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Funny

It’s funny, the things we do to avoid certain people. You know what I mean. You’re walking through the supermarket and, spotting someone you’d rather not talk to, you jump into the nearest aisle and pretend to be interested in the displayed products even though you’re really looking out of the corner of your eye to make sure that person doesn’t walk by and notice you. And then you feel eyes on you because you’re the only guy in an aisle filled with feminine products. You look up and realize that while trying to fake interest in the products in front of you, you have been “staring” at a large selection of pads and tampons.

Or maybe, standing around at an event you see someone you want to avoid. Thinking yourself the stealthy type you gracefully glide through the crowd towards the door and mentally pat yourself on the back for an evasion James Bond would be proud of. That is, of course, right before you throw your weight into pushing open a firmly looked door. Why is it that people seem to never have both doors unlocked at the same time? They’re double doors for a reason, but maybe the reason is to make unsuspecting people look utterly foolish.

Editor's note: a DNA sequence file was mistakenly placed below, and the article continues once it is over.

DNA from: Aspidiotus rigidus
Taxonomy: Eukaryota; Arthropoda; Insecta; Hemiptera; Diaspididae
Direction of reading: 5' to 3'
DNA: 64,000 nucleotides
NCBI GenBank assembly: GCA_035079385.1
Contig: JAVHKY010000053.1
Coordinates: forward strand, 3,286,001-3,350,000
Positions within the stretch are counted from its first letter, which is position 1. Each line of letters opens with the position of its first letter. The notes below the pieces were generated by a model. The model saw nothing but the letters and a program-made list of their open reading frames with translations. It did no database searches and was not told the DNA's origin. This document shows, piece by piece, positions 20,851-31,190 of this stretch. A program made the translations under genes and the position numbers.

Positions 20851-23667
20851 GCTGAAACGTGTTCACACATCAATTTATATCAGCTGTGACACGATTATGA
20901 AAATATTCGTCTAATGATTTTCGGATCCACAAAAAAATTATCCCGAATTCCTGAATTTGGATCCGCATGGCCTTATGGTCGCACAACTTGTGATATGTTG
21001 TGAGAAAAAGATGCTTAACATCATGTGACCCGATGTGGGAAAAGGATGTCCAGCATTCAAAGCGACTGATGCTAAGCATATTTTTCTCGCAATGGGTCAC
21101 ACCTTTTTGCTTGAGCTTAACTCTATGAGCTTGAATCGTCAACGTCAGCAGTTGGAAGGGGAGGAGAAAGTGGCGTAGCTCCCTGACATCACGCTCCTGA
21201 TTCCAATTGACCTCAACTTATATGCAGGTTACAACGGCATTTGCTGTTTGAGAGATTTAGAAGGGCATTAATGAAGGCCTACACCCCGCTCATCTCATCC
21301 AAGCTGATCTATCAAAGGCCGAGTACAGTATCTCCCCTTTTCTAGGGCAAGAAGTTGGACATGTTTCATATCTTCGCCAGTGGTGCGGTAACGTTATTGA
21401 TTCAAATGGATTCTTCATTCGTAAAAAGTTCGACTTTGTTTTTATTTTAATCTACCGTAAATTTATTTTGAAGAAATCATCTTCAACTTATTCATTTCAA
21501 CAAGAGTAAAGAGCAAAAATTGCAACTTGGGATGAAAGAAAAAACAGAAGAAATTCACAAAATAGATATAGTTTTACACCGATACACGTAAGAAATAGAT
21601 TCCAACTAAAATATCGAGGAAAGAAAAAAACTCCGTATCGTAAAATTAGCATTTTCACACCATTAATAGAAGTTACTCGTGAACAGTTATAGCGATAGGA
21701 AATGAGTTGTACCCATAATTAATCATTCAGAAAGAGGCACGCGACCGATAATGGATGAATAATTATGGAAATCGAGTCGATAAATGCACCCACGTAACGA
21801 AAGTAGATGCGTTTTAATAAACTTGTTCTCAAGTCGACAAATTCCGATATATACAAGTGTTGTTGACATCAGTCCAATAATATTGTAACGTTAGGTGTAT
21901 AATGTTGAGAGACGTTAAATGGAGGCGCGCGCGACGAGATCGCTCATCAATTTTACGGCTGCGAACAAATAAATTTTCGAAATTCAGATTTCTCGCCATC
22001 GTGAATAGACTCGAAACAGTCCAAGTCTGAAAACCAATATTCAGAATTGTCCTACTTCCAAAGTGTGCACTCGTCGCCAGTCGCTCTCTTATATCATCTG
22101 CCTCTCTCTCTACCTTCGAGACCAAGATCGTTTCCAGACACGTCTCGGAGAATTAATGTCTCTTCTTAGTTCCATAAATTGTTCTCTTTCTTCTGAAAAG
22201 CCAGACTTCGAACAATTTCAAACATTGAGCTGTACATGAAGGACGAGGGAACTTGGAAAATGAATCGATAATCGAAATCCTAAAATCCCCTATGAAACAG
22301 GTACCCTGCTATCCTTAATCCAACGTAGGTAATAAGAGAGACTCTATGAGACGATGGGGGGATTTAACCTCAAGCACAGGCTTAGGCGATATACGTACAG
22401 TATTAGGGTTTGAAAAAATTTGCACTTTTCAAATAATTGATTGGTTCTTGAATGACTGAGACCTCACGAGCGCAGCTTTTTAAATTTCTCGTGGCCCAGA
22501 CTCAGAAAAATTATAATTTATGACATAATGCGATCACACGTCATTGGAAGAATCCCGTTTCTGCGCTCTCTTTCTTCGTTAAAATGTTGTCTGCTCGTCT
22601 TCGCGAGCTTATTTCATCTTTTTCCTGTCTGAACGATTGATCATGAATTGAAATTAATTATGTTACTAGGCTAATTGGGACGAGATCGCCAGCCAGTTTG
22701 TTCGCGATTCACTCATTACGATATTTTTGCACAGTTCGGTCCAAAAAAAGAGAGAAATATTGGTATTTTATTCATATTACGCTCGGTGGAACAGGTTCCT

I am not saying any of the above situations have ever happened to me. But there are times when I just don’t feel like being friendly and outgoing.

Are physicians required to “put on a happy face” at all times? Do they have to be ever-joyful, always-friendly, bubbly people?

I sure hope not. Cause I sure don’t feel this way… In fact, most of the time I feel pretty drained, tired, sleep-deprived, and stressed out.

  • Great post!

    Unfortunately in many ways I do think that docs are expected to be always-friendly (maybe not bubbly) on a daily basis. Third year was hard for me because although I am pretty happy and bubbly, it seemed as though I could never have a bad day. You are graded as much on your knowledge as you are on your personality and fitting in with the team. Then comes interviews, where you really have to be on and put on the happy face! It works both ways because those attendings that were notorious for not putting on the happy face, were not often the student favorite.

    Don’t worry, you’re not alone in this feeling. I think that it’s okay to have those feelings of being stressed and sleep-deprived as long as it doesn’t effect how you take care of your patients and you don’t lash out at anyone.

  • Great post!

    Unfortunately in many ways I do think that docs are expected to be always-friendly (maybe not bubbly) on a daily basis. Third year was hard for me because although I am pretty happy and bubbly, it seemed as though I could never have a bad day. You are graded as much on your knowledge as you are on your personality and fitting in with the team. Then comes interviews, where you really have to be on and put on the happy face! It works both ways because those attendings that were notorious for not putting on the happy face, were not often the student favorite.

    Don’t worry, you’re not alone in this feeling. I think that it’s okay to have those feelings of being stressed and sleep-deprived as long as it doesn’t effect how you take care of your patients and you don’t lash out at anyone.